The Life of Charles Carroll
Bradley J. Birzer2010 ISI Books
(Part of the Lives of the Founders series)
On this day in 1832 at the age of 95, Charles Carroll of Carrollton died. For those who actually know who he is, their knowledge is limitted to some or all of the following facts:1: He was a signer of the Declaration of Independence2: He was the only Catholic to do so3: He was the last surviving signer outliving only Thomas Jefferson & John Adams4: His cousin Daniel Carroll attended the Constitutional Convention & signed the Constitution (He also signed the Articles of Confederation in 1781)5: Another cousin, John Carroll, was the 1st American Bishop (& later 1st Archbishop)
For the most part, he has been 1 of the forgotten Founding Fathers. In recent years we have seen plenty of books on John (& Abigail) Adams, Ben Franklin, Thomas Jefferson & George Washington. There has even been a book on Betsy Ross. But beyond mention in these books most of the other Founding Fathers, including some of the most influential, have been ignored. In 2009 Carroll was listed as 1 of those who was forgotten but shouldn't be in The Politically Incorrect Guide to the Founding Fathers. Fortunately that oversight has been corrected. In recent years 2 biographies of Charles Carroll that I know of have come out. The latest is this book by Bradley. J. Birzer which came out earlier this year.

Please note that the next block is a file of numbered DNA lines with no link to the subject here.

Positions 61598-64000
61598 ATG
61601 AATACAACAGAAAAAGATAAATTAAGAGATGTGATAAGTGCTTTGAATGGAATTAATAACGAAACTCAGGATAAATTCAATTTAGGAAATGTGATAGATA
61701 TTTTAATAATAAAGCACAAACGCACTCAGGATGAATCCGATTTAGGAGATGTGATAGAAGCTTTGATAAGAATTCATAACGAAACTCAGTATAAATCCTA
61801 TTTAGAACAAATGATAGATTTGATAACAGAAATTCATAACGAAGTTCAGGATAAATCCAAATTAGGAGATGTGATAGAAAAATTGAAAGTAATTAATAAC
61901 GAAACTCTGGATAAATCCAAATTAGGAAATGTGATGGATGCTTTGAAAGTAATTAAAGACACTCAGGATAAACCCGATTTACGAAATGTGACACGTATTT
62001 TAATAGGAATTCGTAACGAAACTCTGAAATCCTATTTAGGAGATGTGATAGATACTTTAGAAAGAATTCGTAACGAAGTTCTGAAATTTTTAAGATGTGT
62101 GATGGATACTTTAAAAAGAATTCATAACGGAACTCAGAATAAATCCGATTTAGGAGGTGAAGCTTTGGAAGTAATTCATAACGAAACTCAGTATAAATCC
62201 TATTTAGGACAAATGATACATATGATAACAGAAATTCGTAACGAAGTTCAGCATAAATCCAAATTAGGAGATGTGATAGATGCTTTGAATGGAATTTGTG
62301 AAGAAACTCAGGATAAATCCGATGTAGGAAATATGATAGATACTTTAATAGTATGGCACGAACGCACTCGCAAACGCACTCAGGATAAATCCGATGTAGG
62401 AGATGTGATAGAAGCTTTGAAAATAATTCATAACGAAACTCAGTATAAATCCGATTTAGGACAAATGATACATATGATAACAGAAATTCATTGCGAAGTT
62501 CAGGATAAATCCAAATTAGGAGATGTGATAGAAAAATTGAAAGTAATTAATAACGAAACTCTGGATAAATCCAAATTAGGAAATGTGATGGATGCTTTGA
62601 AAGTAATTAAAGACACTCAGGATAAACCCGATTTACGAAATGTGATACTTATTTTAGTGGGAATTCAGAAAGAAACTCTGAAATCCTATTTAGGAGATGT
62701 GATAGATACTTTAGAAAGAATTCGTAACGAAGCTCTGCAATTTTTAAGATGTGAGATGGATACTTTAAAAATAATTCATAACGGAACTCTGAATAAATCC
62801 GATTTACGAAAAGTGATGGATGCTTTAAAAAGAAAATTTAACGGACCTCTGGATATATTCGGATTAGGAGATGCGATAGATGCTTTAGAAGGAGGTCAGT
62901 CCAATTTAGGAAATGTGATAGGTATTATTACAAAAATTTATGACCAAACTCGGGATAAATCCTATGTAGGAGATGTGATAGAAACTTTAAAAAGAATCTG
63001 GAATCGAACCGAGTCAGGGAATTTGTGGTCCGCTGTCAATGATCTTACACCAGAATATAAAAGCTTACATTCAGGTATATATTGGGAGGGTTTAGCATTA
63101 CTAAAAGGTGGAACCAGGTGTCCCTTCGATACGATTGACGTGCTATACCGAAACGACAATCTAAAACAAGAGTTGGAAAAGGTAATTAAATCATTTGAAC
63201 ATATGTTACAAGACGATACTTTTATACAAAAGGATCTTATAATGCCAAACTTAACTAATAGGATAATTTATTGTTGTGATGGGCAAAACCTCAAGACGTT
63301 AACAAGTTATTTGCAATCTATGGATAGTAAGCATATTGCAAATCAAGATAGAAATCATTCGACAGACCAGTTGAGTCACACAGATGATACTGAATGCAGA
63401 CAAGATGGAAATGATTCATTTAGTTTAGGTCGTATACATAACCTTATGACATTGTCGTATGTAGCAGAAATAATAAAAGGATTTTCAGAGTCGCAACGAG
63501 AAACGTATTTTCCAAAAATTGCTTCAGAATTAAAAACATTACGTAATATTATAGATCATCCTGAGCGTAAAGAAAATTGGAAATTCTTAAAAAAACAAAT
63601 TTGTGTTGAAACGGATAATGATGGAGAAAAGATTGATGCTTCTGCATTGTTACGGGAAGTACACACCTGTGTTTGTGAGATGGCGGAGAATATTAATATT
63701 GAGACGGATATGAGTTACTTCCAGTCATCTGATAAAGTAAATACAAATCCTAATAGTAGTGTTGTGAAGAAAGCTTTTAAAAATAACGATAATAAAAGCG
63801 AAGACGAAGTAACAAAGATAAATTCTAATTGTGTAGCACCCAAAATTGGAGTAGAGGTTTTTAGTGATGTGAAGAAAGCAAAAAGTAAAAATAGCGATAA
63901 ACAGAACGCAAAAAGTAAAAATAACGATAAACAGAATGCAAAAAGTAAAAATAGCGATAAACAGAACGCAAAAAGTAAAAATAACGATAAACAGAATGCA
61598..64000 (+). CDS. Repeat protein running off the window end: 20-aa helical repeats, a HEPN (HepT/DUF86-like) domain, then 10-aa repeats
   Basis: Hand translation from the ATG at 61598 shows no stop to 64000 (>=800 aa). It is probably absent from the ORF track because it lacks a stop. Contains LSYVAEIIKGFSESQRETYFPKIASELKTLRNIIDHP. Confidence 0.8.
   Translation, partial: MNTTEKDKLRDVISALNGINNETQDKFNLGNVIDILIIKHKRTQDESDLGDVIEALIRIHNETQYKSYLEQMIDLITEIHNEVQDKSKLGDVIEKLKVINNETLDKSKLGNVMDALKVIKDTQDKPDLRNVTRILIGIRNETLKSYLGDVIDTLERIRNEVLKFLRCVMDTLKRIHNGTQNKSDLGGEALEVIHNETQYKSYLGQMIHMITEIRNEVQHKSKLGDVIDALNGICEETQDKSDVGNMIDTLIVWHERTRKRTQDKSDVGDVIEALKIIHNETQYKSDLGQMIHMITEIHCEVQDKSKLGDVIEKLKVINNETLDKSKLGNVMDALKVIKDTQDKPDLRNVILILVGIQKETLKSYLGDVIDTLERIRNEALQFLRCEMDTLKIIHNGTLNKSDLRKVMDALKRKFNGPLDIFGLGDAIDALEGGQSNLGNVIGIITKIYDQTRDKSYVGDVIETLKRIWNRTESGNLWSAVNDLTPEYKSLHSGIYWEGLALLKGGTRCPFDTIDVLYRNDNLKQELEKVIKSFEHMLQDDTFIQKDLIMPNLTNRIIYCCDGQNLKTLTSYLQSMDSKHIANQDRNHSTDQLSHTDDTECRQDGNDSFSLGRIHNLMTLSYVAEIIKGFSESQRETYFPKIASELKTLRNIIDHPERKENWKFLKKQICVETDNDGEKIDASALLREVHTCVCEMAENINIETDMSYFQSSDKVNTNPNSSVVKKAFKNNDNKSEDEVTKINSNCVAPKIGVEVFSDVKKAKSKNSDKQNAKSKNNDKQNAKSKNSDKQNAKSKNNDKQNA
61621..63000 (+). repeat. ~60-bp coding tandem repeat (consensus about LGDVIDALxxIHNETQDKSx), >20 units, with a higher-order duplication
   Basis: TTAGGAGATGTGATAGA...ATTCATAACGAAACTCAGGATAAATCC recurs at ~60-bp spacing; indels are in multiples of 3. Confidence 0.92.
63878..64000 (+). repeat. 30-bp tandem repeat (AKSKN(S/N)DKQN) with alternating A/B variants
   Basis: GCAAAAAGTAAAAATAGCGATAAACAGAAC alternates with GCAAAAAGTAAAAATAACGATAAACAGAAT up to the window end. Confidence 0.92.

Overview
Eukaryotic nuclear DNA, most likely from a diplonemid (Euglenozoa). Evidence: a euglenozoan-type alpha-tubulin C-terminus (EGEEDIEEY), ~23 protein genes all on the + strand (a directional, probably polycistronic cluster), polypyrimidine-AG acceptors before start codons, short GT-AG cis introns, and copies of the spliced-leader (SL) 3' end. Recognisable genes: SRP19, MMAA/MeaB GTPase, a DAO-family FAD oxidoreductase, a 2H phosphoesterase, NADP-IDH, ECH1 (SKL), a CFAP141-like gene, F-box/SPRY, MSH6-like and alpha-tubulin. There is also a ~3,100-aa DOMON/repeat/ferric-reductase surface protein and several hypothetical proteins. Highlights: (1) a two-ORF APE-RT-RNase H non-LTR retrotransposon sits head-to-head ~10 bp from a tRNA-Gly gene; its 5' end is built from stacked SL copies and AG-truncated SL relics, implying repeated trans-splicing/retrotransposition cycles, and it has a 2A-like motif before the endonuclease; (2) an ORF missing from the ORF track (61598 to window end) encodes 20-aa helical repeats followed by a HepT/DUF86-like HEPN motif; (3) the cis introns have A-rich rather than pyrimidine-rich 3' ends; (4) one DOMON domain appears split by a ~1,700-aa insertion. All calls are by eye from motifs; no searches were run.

Charles Carroll was born in Annapolis, Maryland on 19 September 1739. His father, Charles Carroll of Annapolis (CCA), was not married to his mother, Elizabeth Brooke, at the time of his birth. Eventually his father did marry his mother & officially acknowledge Charles as his son. While he wasn't officially acknowledged as CCA's son until after getting his education, CCA did insure that Charles Carroll an excellent education. In 1748 Charles Carroll sailed to France to attend the College of St. Omer's. The Jesuit run school was known as the 'seminary of martyrs-the school of confessors. After finishing there he studied at Rheims & Louis-le-Grand in Paris. This Christian humanist education was the key that enabled him to accomplish all he did later in life to help start & establish the USA. In 1759 he went to London to study law.
Coming back to the Maryland in 1765, he soon found himself caught up in the events leading up to the American Revolution. He also found himself in a very unusual position of speaking out for freedom in a state where he was disenfranchised. But that didn't stop him. He kept writing & speaking out. Early in 1776 he found himself appointed by the Continental Congress as a member of a delegation to go to Catholic Quebec. Other members of the delegation were Fr. John Carroll & Benjamin Franklin. While they were not able to win Quebec to the cause, the trip did have some long reaching effects. Fr. Carroll stuck up a strong friendship with Ben Franklin. After the war, the Papal nuncio to France met with Franklin to sound out reaction to the establishing of a hierarchy in the USA. Based on Franklin's recommendation Fr. Carroll was appointed "Superior of the Mission" in the USA & later became the 1st US Bishop.
Read the rest here.